Harry E. Cook1,
Viacheslav G. Zhemchuzhnikov2,
William G. Zempolich3,
Patrick J. Lehmann4,
Dmitry V. Alexeiev5,
Valentina Ya. Zhaimina2
(1) USGS, Menlo Park, CA
(2) JSC Eezdenees, Almaty, Kazakhstan
(3) Mobil, Dallas, TX
(4) Exxon, Houston, TX
(5) Institute of Oceanology, Moscow, Russia
Abstract: Paleozoic Carbonate Platforms in the Bolshoi Karatau of Southern Kazakstan: Outcrop Analogs for Coeval Carbonate Reservoirs in the North Caspian Basin
The Bolshoi Karatau carbonates of southern Kazakstan record development of a 4,500 m-thick passive margin carbonate platform which evolved close to the North Caspian Basin during the Devonian-Carboniferous. Carbonate facies provide outcrop analogs for coeval reservoirs in supergiant oil and gas fields in the North Caspian Basin. The carbonates in the Bolshoi Karatau and the North Caspian Basin are similar in several important ways. First, both the Bolshoi Karatau and the Tengiz oil field carbonate platforms were initiated in the Late Devonian and ended in the Bashkirian. Second, the stratigraphic thickness and sedimentary facies of the Bolshoi Karatau and the Tengiz oil field are similar. Third, the proven oil reserves in Tengiz occur in the Visean through Bashkirian and these strata are well exposed in the Bolshoi Karatau.
The Bolshoi Karatau platform underwent thermal subsidence and numerous sea-level fluctuations of varying amplitudes. The net result was a platform that evolved from reef and sand-shoal rimmed margins in the Late Devonian to deep-water ramps and skeletal mounds in the Tournaisian to ramps with skeletal mounds and rimmed margins in the Visean-Bashkirian. Upward-shallowing cycles of dolomitized and karsted shelf margin and shelf interior ooid-bioclastic sands form potential reservoirs whereas slope skeletal mud mounds contain abundant marine cement and are relatively tight. Reservoir enhancement is related to early dolomitization and multiple episodes of meteoric diagenesis.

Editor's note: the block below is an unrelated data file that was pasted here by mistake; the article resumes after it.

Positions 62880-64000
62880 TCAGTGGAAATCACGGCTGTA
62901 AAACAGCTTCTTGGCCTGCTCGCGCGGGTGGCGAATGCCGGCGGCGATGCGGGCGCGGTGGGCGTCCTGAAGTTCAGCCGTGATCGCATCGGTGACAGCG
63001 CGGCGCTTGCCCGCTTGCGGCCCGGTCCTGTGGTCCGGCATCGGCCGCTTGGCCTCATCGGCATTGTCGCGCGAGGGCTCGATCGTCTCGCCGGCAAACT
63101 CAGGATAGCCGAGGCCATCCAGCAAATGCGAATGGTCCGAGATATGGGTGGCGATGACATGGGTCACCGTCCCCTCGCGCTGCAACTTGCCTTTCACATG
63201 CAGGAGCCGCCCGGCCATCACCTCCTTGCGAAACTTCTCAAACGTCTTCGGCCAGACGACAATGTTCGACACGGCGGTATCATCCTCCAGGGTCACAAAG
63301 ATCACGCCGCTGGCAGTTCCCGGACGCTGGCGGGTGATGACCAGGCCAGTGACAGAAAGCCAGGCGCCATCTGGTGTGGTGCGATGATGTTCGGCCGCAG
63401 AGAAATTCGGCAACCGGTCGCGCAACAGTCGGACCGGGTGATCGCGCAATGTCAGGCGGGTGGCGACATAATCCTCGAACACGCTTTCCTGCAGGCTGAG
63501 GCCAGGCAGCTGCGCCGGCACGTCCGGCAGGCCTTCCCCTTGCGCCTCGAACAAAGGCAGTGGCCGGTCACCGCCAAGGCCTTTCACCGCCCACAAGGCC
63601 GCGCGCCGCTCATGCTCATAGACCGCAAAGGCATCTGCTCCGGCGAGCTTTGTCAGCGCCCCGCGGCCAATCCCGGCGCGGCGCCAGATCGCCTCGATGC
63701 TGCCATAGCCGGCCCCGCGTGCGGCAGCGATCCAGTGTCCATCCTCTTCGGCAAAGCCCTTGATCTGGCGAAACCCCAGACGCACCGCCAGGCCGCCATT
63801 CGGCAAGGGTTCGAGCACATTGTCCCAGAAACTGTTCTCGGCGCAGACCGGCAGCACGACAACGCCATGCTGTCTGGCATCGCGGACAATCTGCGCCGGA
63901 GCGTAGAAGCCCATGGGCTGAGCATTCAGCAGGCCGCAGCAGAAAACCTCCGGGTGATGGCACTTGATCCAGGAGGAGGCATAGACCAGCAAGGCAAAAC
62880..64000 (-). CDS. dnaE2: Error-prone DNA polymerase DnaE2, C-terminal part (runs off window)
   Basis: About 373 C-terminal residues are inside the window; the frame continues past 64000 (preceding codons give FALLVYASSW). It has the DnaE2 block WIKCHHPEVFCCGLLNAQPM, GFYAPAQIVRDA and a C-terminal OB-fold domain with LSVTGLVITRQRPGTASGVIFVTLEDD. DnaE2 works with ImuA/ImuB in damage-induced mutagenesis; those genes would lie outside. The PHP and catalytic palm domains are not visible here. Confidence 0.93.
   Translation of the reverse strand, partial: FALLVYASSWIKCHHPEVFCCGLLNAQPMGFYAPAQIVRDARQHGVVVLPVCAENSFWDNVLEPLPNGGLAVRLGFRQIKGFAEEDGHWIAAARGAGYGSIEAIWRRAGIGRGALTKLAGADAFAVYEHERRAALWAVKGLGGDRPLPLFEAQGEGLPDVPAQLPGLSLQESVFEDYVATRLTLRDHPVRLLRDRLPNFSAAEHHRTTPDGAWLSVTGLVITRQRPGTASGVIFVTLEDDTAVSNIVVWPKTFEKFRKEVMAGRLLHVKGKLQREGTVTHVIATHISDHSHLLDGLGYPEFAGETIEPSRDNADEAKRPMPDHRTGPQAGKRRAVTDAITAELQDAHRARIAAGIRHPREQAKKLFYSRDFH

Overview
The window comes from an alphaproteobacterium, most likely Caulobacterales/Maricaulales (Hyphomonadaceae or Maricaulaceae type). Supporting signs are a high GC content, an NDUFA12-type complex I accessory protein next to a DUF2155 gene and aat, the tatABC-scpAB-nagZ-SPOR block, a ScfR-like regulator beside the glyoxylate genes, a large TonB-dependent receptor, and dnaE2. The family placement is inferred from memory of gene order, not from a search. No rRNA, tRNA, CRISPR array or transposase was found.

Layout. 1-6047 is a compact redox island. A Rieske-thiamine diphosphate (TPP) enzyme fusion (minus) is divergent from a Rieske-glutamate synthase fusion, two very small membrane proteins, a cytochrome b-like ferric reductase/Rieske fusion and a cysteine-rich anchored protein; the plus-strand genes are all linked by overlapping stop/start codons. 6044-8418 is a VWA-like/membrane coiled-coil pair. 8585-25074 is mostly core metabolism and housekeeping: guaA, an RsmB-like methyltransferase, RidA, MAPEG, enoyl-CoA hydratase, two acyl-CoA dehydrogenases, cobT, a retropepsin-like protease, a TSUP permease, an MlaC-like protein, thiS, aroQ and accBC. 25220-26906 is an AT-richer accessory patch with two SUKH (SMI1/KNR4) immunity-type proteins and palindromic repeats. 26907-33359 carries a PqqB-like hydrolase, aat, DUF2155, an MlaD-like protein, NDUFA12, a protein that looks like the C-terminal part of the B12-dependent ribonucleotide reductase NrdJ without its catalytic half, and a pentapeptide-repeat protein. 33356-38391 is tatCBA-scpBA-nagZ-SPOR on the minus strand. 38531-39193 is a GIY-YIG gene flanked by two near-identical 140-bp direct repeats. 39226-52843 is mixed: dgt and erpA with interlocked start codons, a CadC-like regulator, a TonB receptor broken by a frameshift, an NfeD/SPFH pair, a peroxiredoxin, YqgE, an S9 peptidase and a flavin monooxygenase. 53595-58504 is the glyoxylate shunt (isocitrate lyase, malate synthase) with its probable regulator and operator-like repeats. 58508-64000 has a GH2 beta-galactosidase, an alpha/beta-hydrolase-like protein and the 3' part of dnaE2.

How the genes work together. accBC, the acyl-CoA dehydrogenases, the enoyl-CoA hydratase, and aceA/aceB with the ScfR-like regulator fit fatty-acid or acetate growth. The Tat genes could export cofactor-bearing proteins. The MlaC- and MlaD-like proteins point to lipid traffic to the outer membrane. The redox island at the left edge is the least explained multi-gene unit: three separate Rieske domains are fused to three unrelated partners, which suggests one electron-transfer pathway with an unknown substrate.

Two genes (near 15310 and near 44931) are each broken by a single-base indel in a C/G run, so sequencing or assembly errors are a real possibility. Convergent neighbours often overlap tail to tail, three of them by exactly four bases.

Bolshoi Karatau studies provide data on reservoir heterogeneity in terms of their facies, cyclicity and stacking patterns, origins of the stacking patterns, porosity enhancing conditions associated with reservoir cyclicity, and reservoir location within the platform. These outcrop studies should be valuable for better understanding and predicting the characteristics and development of North Caspian Basin oil and gas reservoirs.
AAPG Search and Discovery Article #90914©2000 AAPG Annual Convention, New Orleans, Louisiana